So, Bangladesh needs to reassess what resources it has available to expedite the repatriation. To take an extreme case, are we ready to use force to advance our goals? No, according to Major General Abdur Rashid (Ret.) of the Institute of Conflict Law Development Studies in Dhaka. “Myanmar remains our neighbour,” he said, emphasising the economic benefits of an understanding with Myanmar. “There is no point in fighting them and we need to maintain a good relationship. We need dialogue.”

The government has so far taken only conciliatory steps including harnessing international diplomatic support, marshalling financial commitments from UN and international agencies, and the Middle East. However, other options are: a Security Council (UNSC) vote, threats of economic sanctions, support for insurgents in Rakhine, Shan, and other states, etc. 

Unfortunately, the UNSC has failed to take any action fearful of Russia and China’s use of their veto powers. Could we work with our allies to persuade Russia and China to relent on their insistence that it is a matter of the two countries only? What leverage do we have with them?

Another issue: what is the next move from Myanmar? Procrastinating on the Rohingya problem is favouring Myanmar. Clearly, Bangladesh has to consider whether it is playing a two-party or multi-party game. According to columnist Mahmud Hasan, it is the latter, and we need to develop a strategy for that.

Taking all of the above into consideration, let us look at an outline of a simple model through the lens of the game theory which will provide us with an idea of how many Rohingyas Myanmar will take back and the modality, including the number of refugees who will be eligible. Each country has two or more strategies available to them, but the outcome is influenced not only by the strategy chosen but also by what the other does. For example, if Bangladesh resorts to aggressive diplomacy (S1), Myanmar might react by either taking a more conciliatory approach (T1) or refuse to engage in any meaningful negotiations and seek assistance from its friends, if it has any (T2). On the other hand, Bangladesh could play hardball: stop any further negotiations with Myanmar and mobilise international opinion to pressure Myanmar. This is S2. In response, Naypyidaw may decide to adopt T2 and ignore the rest of the world.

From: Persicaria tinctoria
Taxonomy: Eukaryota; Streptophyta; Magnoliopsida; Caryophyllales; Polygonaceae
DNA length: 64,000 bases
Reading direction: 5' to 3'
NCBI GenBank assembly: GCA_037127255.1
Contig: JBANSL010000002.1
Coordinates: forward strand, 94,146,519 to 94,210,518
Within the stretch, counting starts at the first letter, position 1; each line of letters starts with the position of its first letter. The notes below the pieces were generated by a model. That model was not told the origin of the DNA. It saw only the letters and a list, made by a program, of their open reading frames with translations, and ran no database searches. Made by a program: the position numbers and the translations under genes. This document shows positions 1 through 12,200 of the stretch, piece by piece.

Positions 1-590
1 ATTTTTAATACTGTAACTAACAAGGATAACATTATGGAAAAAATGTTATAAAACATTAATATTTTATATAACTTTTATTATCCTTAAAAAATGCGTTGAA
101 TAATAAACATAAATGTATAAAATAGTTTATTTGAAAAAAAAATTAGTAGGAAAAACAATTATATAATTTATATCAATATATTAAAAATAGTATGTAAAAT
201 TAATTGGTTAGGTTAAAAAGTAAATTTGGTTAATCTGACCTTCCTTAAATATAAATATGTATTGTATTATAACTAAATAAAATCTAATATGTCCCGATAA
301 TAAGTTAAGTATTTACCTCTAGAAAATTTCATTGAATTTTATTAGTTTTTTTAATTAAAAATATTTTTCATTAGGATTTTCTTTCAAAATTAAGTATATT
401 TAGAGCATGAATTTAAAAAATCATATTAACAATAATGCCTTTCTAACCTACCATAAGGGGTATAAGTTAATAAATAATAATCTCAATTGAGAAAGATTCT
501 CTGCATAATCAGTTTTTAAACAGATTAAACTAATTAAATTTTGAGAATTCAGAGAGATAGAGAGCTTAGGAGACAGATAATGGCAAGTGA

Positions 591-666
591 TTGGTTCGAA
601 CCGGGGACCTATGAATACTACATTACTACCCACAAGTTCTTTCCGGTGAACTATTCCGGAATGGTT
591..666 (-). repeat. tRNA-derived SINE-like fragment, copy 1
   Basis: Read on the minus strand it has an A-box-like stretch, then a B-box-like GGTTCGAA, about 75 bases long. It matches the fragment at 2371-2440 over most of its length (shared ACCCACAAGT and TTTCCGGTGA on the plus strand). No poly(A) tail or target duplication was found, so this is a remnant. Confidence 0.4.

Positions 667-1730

Each of these strategies has possible consequences or outcomes, both for Bangladesh and Myanmar. To follow up on our hypothetical example above, if Bangladesh adopts S1, and Myanmar goes for T2, the international community might help with more money for the refugees while Myanmar could find itself facing some international sanctions. However, there is a downside for Bangladesh too with S1 and T2. Bangladesh faces many hurdles which it needs to overcome, and we have to factor in Myanmar’s underestimation of Rohingyas, endless delays, acting in bad faith, and denial of citizenship and equal rights.

Unlike a zero-sum game or situations where one party can gain only if the other party loses, it’s not so in most game-theory applications. Our goal—to repatriate the Rohingyas back to their homeland—can be turned into a win-win outcome. Given the lengthy and uncertain time frame, Bangladesh government must address a pertinent question: what are the strategies available to exert pressure on the government of Myanmar to provide a timetable to take the Rohingyas back? As with any negotiations, Bangladesh government must be willing to ramp up the pressure and declare, or subtly imply, that “no options are off the table!”

Dr Abdullah Shibli is an economist and works in information technology. He is Senior Research Fellow, International Sustainable Development Institute (ISDI), a think-tank in Boston, USA.